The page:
All our days are passed away in thy wrath: we spend our years as a tale that is told. The days of our years are threescore years and ten; and if by reason of strength they be fourscore years, yet is their strength labor and sorrow; for it is soon cut off, and we fly away” (Psalm 90:9-10).

Visiting the Local Cemetery

In our short lives, we have been to the cemetery too often, haven’t we? Loved ones are gone and they will sorely be missed. Many of you who read these words have more years behind you than ahead of you.

May I make a suggestion? Take an hour or two and go through your local cemetery. Do so without the association of a funeral. Look at the names, the dates, the families and the epitaphs. If that seems a bit morbid, think again. Some occasions on which we visit the local cemetery are sad, but they can be thought provoking.

Death Awaits Us All

It makes no difference how rich or powerful a person may be, death awaits us all unless the Lord returns first. Job said death is “the house appointed for all living” (Job 30:23). Look at all the famous statesmen, heroes, athletes and leaders of the past.

Just as we read in the Bible, “….and he died” are the words that describe the end of each and all of them. Even the “miracle” of modern medicine has its limits. Since that is true, rational people will prepare for that time. I’m not talking about prearranged funerals, but preparing our soul for eternity, for that’s where we are headed.

We Will Leave It All Behind

In a Massachusetts cemetery lies the body of a man who lived 103 years and was the patriarch of his county, ruling the most acreage and producing the most wealth. He died in 1912, leaving it all to his sons, who in turn lost it all due to bad business decisions. None of them were able to stash any of their wealth in their burial clothes. All their wealth was left behind. In the aftermath of the sinking of the ill-fated Titanic, reports noted that eleven millionaires had been among the hundreds on board who went to a watery grave in April 1912.  Their combined wealth totaled nearly two hundred million dollars. Yet if these millionaires could have sent a message to the living about the most important things in life, not one would have mentioned money.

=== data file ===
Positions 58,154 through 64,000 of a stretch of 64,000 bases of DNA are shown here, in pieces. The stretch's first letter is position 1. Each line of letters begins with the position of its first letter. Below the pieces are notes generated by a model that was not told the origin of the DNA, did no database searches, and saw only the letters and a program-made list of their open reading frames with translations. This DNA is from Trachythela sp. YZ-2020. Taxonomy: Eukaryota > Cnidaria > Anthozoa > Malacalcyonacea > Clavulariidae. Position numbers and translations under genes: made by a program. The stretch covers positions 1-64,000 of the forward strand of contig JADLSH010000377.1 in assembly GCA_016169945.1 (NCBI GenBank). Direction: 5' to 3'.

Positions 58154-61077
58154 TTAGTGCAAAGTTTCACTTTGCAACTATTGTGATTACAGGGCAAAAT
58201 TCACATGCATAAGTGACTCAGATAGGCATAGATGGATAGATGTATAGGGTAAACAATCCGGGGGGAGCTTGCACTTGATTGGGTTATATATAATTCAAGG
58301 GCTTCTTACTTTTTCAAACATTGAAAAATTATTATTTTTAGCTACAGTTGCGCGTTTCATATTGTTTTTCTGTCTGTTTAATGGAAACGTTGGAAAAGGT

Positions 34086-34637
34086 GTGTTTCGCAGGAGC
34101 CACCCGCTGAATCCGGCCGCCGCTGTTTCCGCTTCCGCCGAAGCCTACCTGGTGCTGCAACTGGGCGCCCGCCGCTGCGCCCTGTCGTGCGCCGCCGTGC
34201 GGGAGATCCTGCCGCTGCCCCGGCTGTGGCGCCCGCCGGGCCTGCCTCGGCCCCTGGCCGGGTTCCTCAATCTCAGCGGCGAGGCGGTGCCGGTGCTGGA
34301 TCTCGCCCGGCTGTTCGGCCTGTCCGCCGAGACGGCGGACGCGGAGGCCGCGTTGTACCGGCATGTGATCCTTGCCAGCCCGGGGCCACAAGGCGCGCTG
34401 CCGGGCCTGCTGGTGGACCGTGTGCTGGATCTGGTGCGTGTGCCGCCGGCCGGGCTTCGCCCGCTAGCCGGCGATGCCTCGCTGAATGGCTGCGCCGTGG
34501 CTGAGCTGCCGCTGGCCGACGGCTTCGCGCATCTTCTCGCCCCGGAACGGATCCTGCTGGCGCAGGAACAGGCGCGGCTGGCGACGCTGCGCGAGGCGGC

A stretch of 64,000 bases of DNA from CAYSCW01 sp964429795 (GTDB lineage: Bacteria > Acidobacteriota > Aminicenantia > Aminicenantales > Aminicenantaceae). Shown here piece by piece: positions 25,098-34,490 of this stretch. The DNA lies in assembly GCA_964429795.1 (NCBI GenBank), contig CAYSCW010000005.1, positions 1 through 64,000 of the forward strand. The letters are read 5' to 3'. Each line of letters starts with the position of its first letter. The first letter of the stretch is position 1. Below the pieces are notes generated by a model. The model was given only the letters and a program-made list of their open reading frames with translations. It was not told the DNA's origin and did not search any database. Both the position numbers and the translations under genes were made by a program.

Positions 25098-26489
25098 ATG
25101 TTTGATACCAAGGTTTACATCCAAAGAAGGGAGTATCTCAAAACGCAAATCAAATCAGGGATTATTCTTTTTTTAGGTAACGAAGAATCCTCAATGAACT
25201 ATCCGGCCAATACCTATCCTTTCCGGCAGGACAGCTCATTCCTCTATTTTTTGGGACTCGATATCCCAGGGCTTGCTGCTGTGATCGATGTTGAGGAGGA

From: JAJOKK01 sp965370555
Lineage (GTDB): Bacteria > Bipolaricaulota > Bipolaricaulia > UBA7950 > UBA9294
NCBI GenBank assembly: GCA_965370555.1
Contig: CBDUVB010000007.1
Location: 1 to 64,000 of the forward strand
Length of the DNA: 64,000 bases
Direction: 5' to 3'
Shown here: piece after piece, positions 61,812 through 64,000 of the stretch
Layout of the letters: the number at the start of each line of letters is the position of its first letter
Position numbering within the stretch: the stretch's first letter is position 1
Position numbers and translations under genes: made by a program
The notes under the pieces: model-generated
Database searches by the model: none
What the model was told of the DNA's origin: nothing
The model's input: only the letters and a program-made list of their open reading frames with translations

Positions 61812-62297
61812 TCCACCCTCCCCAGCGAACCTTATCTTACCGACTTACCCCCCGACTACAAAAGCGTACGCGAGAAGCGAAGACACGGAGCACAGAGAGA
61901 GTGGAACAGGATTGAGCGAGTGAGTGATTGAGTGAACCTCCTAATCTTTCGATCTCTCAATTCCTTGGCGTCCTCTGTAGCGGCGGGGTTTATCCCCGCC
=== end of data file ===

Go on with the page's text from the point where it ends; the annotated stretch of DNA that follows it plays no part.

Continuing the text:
Solomon, wealthy as he was, said:

 “As he came forth of his mother’s womb, naked shall he return to go as he came, and shall take nothing of his labour, which he may carry away in his hand” (Ecclesiastes 5:15).

Our wealth, our fishing boat, our business, our bank account, our golf clubs — all will be left behind!

The World Will Keep Going

It’s easy to become obsessed with our own importance, thinking we are “necessary” to the survival of civilization. How can my family, my business, etc., survive without me? But they can, and they will.

I don’t wish to belittle the significance of anyone’s life, but the world has been able to get along without Elvis, Lincoln, Babe Ruth, Roosevelt, Henry VIII and Julius Caesar. And it will have to learn to get along without us, too.

Some Die “Before Their Time”

We need not go to a cemetery to learn that no one has been given a guarantee of any number of years. Several years ago I viewed the graves of more than fifty small children who died as a result of an influenza plague in 1895.

Their gravestones reflected the grief of family and friends. The inscriptions indicated the shock felt by their community. No one had wanted those precious children to die at such a young age, but those things happen.

Is that not reason enough for us think more personally about the fragile, temporary nature of life on this earth? An hour or two in our local cemetery might help us think about life and its brevity.

Many Die Daily Without Hope

While those children were safe, there were thousands in that lonely graveyard who were not safe, having died, as the Holy Spirit declared:  ….having no hope, and without God in the world” (Ephesians 2:12).

Conclusion:

Isn’t it sobering to consider that thousands that go into eternity every day without obeying the gospel of Christ? (2 Thessalonians 1:8-9). If that won’t sober our thoughts, our heart needs some work.

How about you, dear reader? Why not take a walk through your local cemetery some time. It will make you “think” — and it may change your life —forever (Romans 2:6-7 KJV).